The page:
One of my favorite sports (to watch) is tennis. In tennis, there are only 2 players, one on either side of the net. It’s opponent against opponent. There’s no coach or team to rely on, just the raw talent and skills of each person. If someone has an off day, it may affect the outcome. It’s exhilarating to watch a contender reach deep inside, playing to win when the ball is not going their way. Due to their consistent practice, these pros are able to make shots even when they may not be at their best physically.
Just like other professionals, we need consistency when it comes to safety.
This is the second article in a 3-part series.
Last month we covered ways to stay up-to-date with changing regulations.
Next month, we’ll cover how to ensure training is done and handling the paperwork.
This month’s topic is how to train to ensure that safety standards are maintained consistently throughout the company.
One of the first things to do is set up a training calendar. How often to train and on what?
- What do the regulations require? Companies are required to train employees on how to protect themselves from the hazards they are exposed to during the course of their work.
- Another thing to keep in mind, some training requires periodic refresher training.
For example: Forklift training – every 3 years
First aid/CPR training – every 2 years
HAZWOPER & Bloodborne Pathogens- annually
- How often will you train? Set up a monthly 30-minute training schedule or a schedule that works for you. Make sure it’s a schedule that the company will be able to keep. Be consistent.
- Most in-house staff (usually supervisors) can handle training. Provide training material for their use.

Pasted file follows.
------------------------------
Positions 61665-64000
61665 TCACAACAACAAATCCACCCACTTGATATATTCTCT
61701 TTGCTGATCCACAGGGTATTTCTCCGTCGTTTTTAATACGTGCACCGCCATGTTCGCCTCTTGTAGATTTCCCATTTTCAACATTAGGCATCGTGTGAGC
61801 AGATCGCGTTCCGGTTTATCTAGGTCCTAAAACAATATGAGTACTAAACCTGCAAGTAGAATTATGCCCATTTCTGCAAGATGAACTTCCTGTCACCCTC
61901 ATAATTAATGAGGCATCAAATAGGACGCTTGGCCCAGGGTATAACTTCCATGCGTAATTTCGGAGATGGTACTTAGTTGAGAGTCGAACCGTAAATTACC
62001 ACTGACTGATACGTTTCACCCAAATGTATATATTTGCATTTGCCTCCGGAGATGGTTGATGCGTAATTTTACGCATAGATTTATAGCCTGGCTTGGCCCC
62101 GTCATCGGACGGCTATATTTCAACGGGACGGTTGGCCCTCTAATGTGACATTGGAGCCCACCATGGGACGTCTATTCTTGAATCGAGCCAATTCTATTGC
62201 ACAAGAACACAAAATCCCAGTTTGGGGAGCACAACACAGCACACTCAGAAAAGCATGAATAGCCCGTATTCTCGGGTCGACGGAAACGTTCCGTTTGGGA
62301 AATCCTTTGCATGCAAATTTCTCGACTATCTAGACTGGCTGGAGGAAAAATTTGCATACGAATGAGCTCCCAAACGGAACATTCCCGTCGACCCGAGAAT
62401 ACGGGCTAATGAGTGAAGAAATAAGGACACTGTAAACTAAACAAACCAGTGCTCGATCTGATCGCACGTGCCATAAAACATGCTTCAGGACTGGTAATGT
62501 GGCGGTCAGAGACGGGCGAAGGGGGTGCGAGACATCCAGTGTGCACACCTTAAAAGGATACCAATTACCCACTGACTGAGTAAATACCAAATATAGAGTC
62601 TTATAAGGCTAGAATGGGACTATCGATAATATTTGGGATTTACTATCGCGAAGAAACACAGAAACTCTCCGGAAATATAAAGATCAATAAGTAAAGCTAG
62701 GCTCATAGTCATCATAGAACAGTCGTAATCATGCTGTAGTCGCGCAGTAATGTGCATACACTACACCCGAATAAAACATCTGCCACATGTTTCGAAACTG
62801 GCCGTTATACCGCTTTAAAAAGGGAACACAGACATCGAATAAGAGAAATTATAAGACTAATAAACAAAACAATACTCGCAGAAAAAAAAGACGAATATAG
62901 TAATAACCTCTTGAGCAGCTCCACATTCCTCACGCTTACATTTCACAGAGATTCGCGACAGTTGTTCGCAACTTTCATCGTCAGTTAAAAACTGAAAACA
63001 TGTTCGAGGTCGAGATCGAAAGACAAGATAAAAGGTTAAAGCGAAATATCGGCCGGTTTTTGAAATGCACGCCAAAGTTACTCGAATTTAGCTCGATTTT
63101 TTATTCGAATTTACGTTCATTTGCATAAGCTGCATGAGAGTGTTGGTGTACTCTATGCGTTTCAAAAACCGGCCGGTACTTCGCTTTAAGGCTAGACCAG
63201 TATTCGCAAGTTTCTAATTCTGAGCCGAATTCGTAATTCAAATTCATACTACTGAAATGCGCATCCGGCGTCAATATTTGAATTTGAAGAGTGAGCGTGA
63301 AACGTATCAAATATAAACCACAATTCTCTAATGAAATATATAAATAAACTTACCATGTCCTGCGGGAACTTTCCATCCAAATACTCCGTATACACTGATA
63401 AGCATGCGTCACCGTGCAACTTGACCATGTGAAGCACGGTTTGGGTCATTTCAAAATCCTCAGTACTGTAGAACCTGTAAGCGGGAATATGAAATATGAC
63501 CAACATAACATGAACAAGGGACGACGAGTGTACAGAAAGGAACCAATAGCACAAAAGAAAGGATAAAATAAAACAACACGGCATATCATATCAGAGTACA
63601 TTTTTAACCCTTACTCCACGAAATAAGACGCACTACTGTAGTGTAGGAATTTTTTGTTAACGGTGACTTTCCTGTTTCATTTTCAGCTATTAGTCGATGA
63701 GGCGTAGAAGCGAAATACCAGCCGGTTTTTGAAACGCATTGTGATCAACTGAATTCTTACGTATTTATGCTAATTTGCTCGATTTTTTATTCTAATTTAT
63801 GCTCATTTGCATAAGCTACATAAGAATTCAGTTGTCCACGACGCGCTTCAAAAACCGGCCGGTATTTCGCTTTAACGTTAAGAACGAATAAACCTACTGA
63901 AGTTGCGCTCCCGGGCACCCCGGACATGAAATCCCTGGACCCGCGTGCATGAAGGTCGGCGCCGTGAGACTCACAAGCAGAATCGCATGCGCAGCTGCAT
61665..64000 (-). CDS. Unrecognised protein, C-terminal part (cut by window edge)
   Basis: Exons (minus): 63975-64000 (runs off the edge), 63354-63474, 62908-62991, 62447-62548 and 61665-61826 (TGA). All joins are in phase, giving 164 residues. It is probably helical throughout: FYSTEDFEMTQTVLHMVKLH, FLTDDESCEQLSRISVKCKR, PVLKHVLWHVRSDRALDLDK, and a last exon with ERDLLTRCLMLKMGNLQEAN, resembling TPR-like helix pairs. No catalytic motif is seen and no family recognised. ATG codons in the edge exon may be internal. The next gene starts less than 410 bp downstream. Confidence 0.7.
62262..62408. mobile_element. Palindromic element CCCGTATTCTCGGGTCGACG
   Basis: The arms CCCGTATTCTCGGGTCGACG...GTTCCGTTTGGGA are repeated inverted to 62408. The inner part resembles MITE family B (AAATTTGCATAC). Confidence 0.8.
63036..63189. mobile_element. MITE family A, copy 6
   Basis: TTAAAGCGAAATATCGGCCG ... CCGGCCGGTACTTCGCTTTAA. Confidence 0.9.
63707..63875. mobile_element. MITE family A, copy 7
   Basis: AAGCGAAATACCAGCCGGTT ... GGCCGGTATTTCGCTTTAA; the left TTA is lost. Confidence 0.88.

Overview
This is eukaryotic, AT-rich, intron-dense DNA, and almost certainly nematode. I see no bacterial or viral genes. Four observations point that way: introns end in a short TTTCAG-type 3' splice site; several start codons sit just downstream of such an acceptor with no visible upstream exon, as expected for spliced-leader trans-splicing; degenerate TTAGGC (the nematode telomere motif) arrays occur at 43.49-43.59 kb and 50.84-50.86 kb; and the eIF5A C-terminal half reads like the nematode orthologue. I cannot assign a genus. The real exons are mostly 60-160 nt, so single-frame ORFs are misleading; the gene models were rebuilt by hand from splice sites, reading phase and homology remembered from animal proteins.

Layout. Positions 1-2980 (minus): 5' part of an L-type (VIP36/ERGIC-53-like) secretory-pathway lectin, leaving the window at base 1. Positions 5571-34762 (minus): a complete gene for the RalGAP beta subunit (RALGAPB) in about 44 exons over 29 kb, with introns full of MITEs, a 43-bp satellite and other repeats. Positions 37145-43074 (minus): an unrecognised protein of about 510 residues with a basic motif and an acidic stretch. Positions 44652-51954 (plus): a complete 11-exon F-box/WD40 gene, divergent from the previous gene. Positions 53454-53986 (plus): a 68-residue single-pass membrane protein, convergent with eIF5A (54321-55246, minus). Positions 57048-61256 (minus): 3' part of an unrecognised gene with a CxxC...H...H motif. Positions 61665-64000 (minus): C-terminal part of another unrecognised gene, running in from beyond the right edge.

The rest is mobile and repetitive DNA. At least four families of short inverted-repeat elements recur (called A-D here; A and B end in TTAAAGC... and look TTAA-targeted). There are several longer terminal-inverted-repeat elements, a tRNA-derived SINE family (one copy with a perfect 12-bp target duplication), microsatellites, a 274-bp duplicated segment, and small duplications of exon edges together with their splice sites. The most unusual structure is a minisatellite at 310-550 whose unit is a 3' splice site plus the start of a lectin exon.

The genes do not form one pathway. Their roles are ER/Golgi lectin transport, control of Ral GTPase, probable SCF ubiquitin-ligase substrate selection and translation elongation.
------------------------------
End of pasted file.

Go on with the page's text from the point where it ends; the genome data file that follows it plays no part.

- Training (first aid, Hazwoper, etc.) may require a professional and more than 30 minutes to complete the training.
- Construction companies in California are required to provide a toolbox talk to field personnel every 10 working days (most companies train weekly). These are short (10-15 minute) safety meetings that cover construction hazards. Toolbox topics should cover the hazards construction workers are exposed to. Since 80% of construction injuries and fatalities are caused by the focus four these are always good topics. The Focus Four, sometimes called the Fatal Four, consist of
- Struck by – falling/flying objects or heavy equipment
- Caught in between – heavy equipment and a stationary object or collapsing trench walls
Other topics: Personal protective equipment, weather, environment, hazardous materials, accident prevention, or tool safety. (If you need Toolbox Talks, we got you covered.)
- Manufacturing and Construction companies focus on the plant floor employees and field workers and sometimes forget that office personnel are employees that need to be part of a consistent safety training program.
- Supervisors/foremen are not adequately addressed. Supervisory personnel need training on how to safely perform the duties required by their position.
If safety training is done consistently, employees will be aware of its importance and there will be a “Magic” shift in the company’s safety culture. Safety will become automatic and ingrained.
Other benefits of safety training are:
- Improved employee retention
- Customer satisfaction
- Improved productivity
If you need assistance in setting up your safety training program, please contact me for a FREE consultation, firstname.lastname@example.org. Also email me, if you need toolbox talks.